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7 Apr 2008

singapore bans documentary about gay muslims from film festival

A Jihad for Love, a highly regarded documentary about gay Muslims, alongside three other documentaries have been banned from being screened at Singapore's film festival this month.

The highly controversial and high profile documentary A Jihad for Love - the world's first feature-length film about Islam and homosexuality - has been banned by the censors from being shown at 21st Singapore International Film Festival (SIFF) where some 200 films will be screened.

Jihad - 'an inner struggle' or 'to strive in the path of God'. The 81-minute documentary features subjects who speak about their struggle to reconcile their belief with their sexual orientation.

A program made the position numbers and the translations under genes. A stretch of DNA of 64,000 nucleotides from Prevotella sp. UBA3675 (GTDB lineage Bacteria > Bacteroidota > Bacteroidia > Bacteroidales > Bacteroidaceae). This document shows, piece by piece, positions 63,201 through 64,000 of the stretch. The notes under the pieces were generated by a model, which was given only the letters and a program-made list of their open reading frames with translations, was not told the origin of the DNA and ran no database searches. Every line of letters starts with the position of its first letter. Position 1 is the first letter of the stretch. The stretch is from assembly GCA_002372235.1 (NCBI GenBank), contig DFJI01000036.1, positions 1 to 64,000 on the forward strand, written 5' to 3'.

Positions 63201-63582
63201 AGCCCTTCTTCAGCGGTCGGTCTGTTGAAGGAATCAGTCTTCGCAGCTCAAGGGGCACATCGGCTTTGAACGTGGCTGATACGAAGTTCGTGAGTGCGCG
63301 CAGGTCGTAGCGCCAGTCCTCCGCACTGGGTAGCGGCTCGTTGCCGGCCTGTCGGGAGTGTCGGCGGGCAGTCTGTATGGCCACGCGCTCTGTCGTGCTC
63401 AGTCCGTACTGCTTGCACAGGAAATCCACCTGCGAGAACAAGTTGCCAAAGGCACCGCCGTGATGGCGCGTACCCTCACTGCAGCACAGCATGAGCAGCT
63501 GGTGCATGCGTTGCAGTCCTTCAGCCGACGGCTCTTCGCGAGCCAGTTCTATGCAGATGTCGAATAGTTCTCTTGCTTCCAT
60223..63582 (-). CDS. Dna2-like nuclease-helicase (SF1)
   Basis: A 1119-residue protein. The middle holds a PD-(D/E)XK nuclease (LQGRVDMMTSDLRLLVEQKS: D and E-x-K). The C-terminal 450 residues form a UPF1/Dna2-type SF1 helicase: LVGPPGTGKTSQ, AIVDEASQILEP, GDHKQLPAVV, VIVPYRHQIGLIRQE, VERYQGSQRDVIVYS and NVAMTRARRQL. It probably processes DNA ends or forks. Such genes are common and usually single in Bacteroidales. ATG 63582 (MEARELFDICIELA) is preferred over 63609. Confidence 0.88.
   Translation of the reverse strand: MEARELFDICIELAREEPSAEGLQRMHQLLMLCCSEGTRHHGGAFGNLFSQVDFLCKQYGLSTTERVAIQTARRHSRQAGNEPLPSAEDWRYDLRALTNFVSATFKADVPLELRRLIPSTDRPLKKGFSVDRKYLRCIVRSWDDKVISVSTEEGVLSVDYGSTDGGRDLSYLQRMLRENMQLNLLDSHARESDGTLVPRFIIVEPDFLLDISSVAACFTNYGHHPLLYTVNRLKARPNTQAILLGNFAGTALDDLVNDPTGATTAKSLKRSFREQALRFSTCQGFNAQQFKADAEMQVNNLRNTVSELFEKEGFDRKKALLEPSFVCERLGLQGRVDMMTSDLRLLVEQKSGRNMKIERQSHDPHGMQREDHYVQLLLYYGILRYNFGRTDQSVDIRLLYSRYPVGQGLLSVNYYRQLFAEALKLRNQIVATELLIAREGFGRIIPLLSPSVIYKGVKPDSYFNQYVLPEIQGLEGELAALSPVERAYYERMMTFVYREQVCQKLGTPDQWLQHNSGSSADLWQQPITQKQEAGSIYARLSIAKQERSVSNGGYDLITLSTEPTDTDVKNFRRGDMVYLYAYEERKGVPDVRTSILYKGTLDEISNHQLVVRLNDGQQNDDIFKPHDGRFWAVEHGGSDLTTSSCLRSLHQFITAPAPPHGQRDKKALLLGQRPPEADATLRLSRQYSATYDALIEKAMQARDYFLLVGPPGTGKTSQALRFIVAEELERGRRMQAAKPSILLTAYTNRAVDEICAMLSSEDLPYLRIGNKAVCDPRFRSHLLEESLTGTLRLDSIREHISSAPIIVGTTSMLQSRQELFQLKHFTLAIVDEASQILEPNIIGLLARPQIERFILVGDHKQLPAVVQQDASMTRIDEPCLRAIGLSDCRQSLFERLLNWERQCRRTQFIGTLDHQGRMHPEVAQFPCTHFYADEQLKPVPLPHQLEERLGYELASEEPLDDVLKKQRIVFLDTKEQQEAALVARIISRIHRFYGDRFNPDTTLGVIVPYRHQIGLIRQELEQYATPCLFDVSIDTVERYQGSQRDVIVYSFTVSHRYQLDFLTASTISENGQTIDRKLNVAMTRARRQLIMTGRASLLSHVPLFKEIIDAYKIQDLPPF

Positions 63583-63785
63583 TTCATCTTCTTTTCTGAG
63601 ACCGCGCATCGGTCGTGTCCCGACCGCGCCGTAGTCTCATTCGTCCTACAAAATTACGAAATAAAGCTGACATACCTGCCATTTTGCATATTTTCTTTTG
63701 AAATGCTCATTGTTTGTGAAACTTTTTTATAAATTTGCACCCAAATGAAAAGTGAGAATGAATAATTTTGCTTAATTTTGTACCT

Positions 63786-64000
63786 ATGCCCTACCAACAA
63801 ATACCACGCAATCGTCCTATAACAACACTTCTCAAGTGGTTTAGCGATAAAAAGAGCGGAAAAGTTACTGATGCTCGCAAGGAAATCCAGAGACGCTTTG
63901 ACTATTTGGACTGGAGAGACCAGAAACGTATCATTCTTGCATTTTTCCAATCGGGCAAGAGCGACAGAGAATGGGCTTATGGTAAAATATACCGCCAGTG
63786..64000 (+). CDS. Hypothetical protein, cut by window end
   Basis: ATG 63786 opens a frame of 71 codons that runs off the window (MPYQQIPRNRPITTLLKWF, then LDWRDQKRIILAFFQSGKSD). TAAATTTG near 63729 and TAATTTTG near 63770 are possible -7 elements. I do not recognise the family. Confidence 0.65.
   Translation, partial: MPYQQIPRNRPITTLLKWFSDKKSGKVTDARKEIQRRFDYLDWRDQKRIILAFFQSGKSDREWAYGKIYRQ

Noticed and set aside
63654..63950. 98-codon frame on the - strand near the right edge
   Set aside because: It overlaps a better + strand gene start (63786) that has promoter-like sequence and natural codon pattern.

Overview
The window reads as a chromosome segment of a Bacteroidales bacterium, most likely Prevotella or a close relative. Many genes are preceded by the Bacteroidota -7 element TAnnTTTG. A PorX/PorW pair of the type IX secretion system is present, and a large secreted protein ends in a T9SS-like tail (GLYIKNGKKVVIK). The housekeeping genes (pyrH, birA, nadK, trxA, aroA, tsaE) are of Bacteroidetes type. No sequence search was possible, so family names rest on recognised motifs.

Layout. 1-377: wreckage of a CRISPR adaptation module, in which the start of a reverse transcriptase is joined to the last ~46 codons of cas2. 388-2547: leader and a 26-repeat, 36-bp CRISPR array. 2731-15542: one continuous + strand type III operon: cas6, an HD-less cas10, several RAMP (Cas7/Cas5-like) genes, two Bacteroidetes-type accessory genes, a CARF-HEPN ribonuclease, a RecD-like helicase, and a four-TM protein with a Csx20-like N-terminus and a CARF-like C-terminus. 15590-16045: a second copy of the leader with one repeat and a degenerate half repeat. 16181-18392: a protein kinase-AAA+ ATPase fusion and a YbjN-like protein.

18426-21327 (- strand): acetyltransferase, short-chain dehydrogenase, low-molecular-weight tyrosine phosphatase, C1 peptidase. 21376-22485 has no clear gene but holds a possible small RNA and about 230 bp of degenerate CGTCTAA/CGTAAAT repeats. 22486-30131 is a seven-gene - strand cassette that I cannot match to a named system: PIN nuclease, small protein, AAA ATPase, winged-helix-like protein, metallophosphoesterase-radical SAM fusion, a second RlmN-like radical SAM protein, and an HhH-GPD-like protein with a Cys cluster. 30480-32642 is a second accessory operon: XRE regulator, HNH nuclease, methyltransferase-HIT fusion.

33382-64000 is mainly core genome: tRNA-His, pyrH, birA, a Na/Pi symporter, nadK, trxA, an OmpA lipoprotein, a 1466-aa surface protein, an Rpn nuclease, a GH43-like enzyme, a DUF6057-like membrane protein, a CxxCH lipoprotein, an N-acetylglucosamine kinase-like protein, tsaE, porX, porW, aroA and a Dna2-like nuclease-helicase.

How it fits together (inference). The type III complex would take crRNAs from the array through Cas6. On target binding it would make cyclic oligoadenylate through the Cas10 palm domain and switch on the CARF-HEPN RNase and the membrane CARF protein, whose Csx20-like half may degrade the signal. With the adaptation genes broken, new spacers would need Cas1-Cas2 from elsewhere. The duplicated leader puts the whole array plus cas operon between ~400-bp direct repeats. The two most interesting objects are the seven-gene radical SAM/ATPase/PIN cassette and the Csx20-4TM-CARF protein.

The festival organiser told the Straits Times on Saturday that he was informed of the ban on Thursday over the phone by the Media Development Authority which oversees the censorship board.

A Jihad for Love was filmed over five years and in nine languages by India-born and raised director Parvez Sharma who travelled the world from India to Pakistan, Iran, Turkey, Egypt, South Africa and France to interview devout Muslims who are lesbian, gay or transgender to speak about their faith and their sexuality. In the film, a gay South African imam argues that homosexuality is not banned while another imam rebuts his view.

The paper quoted the chairperson of the board of Film Censors Amy Chua as saying that the film was "disallowed in view of the sensitive nature of the subject that features Muslim homosexuals in various countries and their struggle to reconcile religion and their lifestyle."

About 14 percent of Singapore's 4.4 million population is Muslim.